47

Using mongoskin, I can do a query like this, which will return a cursor:

myCollection.find({}, function(err, resultCursor) {
      resultCursor.each(function(err, result) {

      }
}

However, I'd like to call some async functions for each document, and only move on to the next item on the cursor after this has called back (similar to the eachSeries structure in the async.js module). E.g:

myCollection.find({}, function(err, resultCursor) {
      resultCursor.each(function(err, result) {

            externalAsyncFunction(result, function(err) {
               //externalAsyncFunction completed - now want to move to next doc
            });

      }
}  

How could I do this?

Thanks

UPDATE:

I don't wan't to use toArray() as this is a large batch operation, and the results might not fit in memory in one go.

  • If you're blocking and waiting for the async function to complete before moving on, what's the point of calling it asynchronously? – Rotem Hermon Aug 8 '13 at 6:47
  • @RotemHermon I don't have any choice! It's not my function and it's async. (Will rename myAsyncFunction to externalAsyncFunction...) – UpTheCreek Aug 8 '13 at 6:49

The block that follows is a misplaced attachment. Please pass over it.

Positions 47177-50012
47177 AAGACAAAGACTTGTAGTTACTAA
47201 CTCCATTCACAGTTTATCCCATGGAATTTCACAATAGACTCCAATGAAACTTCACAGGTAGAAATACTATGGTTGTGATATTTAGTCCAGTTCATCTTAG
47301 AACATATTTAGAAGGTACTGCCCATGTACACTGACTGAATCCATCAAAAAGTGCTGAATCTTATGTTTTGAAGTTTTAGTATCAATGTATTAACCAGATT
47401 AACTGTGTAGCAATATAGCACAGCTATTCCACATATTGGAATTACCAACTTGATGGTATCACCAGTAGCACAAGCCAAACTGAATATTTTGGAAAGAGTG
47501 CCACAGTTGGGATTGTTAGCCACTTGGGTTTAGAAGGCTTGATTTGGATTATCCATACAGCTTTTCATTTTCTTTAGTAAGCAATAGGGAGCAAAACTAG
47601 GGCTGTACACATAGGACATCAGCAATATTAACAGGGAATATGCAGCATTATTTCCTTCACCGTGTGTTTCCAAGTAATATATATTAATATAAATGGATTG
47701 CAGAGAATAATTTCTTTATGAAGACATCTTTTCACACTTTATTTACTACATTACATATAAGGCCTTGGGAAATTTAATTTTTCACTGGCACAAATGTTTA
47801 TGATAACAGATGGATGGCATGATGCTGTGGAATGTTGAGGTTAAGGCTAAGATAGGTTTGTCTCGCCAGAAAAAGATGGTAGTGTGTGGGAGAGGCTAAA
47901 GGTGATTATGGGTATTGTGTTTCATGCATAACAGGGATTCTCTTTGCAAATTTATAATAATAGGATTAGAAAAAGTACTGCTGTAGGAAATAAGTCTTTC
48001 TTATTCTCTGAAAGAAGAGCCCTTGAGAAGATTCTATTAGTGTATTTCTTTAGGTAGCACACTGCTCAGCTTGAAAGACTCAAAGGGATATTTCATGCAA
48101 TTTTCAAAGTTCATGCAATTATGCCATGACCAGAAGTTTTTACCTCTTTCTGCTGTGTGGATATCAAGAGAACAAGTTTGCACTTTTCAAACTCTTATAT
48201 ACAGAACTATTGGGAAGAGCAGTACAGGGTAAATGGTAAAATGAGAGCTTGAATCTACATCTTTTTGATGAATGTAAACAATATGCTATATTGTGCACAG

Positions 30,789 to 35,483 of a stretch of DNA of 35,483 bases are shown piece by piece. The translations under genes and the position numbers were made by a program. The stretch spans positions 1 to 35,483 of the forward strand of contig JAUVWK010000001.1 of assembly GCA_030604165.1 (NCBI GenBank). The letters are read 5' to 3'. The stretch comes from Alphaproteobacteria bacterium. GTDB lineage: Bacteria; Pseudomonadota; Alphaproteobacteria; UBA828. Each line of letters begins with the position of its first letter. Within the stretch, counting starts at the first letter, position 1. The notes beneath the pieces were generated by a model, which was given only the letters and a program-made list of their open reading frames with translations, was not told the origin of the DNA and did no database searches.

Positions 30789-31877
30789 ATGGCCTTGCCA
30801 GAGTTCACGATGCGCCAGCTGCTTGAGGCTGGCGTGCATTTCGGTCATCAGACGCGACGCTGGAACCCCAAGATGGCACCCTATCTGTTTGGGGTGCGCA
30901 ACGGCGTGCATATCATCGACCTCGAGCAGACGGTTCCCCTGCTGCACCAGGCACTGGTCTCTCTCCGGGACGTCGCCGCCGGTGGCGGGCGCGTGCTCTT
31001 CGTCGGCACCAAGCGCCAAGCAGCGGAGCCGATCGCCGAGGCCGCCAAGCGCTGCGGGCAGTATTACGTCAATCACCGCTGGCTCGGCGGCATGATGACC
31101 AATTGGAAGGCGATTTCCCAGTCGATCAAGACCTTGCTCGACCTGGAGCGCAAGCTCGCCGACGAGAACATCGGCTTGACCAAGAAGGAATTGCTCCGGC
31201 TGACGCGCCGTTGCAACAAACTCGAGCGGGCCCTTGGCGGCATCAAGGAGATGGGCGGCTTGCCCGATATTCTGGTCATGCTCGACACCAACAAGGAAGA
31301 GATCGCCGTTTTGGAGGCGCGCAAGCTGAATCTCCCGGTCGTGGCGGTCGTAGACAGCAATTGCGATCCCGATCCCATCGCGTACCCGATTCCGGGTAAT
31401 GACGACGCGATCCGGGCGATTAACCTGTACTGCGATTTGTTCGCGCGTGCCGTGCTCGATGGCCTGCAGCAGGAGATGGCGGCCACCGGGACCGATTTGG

• Why are you not using toArray() and then a recursive function to iterate over the result? – Salman Aug 8 '13 at 6:53
  • 1
    @Салман - good question - I'm not using toArray as it's a large batch operation and the full result might not fit in memory. (I'll update question) – UpTheCreek Aug 8 '13 at 6:58
49

If you don't want to load all of the results into memory using toArray, you can iterate using the cursor with something like the following.

myCollection.find({}, function(err, resultCursor) {
  function processItem(err, item) {
    if(item === null) {
      return; // All done!
    }

    externalAsyncFunction(item, function(err) {
      resultCursor.nextObject(processItem);
    });

  }